Non-invasive fat reduction methods have been gaining traction lately and while there are many reasons for that, the efficiency and safety of these procedures are on the top of the list.
They are often referred to as body sculpting procedures, which aptly describe what they do. These are outpatient procedures can be performed without anesthesia or recovery time. The reasons for the emergence of these procedures can be attributed to all of these factors.
While some may have noticed, some procedures have been noted as FDA Approved, and others, CE marked. But what does that mean for treatment and what does it entail when a treatment or device has been approved by the FDA?
In this article, we dive into what FDA approval or CE mark means for treatments and what it means for consumers in this article.
Should I be Looking Out For an FDA Approval?
It is important to check the safety and efficiency of such procedures before deciding to undergo any of them. FDA approval is the most accurate and reliable way to ensure that a procedure follows all health guidelines and is tested before being used on humans.
Just like someone would check if a medication is approved by FDA before consuming it, procedures and technologies approved by the FDA ensure maximal safety for consumer use.
What does FDA approval mean for a product?
Guidelines and protocols are developed by the FDA to ensure that medications or medical devices and biologics used by the general public are safe.
After FDA clears a product or drug, it can then be marketed to the general public. FDA approval is accepted worldwide, especially for pharmaceutical products and medical devices.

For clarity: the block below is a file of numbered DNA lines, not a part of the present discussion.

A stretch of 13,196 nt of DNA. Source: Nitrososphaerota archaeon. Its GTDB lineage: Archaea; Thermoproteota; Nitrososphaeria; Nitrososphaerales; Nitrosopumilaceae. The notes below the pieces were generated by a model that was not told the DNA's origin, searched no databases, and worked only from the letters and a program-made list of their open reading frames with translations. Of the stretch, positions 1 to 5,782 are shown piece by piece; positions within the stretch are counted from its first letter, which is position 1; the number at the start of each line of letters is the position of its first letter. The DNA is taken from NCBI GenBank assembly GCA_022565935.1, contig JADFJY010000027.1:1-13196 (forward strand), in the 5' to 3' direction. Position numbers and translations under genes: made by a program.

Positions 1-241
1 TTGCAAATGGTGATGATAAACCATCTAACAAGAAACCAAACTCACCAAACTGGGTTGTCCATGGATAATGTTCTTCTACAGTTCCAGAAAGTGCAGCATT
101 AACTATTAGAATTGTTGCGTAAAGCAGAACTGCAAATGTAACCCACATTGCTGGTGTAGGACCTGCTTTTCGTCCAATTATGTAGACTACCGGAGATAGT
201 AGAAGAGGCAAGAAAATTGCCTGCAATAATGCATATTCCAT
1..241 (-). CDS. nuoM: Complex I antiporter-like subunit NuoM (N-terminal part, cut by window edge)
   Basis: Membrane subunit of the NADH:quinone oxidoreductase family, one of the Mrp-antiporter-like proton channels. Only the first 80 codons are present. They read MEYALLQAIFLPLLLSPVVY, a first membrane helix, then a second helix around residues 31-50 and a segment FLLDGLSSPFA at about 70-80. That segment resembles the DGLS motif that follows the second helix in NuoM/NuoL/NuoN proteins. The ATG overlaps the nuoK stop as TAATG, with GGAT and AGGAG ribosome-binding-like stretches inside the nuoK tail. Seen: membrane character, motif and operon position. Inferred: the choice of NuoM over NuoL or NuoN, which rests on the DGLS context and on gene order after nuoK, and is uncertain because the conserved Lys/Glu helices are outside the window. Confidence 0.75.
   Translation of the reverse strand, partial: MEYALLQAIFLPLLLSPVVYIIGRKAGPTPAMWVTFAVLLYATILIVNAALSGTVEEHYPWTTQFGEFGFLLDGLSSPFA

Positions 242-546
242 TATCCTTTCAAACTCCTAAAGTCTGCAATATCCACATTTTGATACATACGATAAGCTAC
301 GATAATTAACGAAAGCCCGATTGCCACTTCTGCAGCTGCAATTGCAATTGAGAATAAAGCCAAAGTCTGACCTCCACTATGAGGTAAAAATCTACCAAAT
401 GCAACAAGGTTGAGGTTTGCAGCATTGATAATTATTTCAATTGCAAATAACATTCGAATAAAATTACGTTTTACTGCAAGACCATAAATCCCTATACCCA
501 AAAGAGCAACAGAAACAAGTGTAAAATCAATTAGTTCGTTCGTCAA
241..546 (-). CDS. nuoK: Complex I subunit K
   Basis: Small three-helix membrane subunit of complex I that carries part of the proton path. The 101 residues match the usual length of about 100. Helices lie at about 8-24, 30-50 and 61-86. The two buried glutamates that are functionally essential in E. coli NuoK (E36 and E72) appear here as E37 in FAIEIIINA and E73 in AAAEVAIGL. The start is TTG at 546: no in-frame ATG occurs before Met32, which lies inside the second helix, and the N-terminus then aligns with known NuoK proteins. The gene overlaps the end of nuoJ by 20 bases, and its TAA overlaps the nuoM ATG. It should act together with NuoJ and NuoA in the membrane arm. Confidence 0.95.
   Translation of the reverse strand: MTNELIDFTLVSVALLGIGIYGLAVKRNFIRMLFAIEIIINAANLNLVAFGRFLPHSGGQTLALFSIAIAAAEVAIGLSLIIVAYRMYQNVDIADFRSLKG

It is not enough for the FDA to simply approve or reject a device or drug. Multiple clinical trials must be analyzed thoroughly, and the device’s effectiveness in humans must be validated.
To be considered by the FDA, manufacturers must also submit premarket approvals.
How Does the Process take Place?
During this process, clinical trials are conducted by manufacturers and are strictly regulated by FDA guidelines. An FDA approval can be invalidated by the slightest error in the trials. This is how the FDA ensures that all guidelines are being met.
After thoroughly assessing all results, FDA may then approve the product. It means that the agency has evaluated the results and determined that the benefits outweigh the risks. This is known as FDA approval of a medication or a device. This is not the same as FDA clearance, which is common for medical devices.
As far as fat freezing treatments go, CoolSculpting is the only FDA-approved option for non-invasive fat reduction. Using technologies without this approval or clearance could mean that there are risks associated with the device.
It could also mean that the product isn’t in the final stages and hasn’t been submitted for FDA approval. There is a marked risk of complications with products used in any of these scenarios.
What does CE Mark mean?
Much like FDA approval in the US, there is a CE mark which is its equivalent in the European Economic Area (EEA). All devices, medical or other, manufactured in the EEA or outside of EEA, must have a CE mark before they can be sold freely in the EEA.
This mark means that the product meets all European safety guidelines and is safe for human use2. Unlike non-medical devices, which focus more on the voltage required for proper functioning, medical devices do not need to have a CE mark.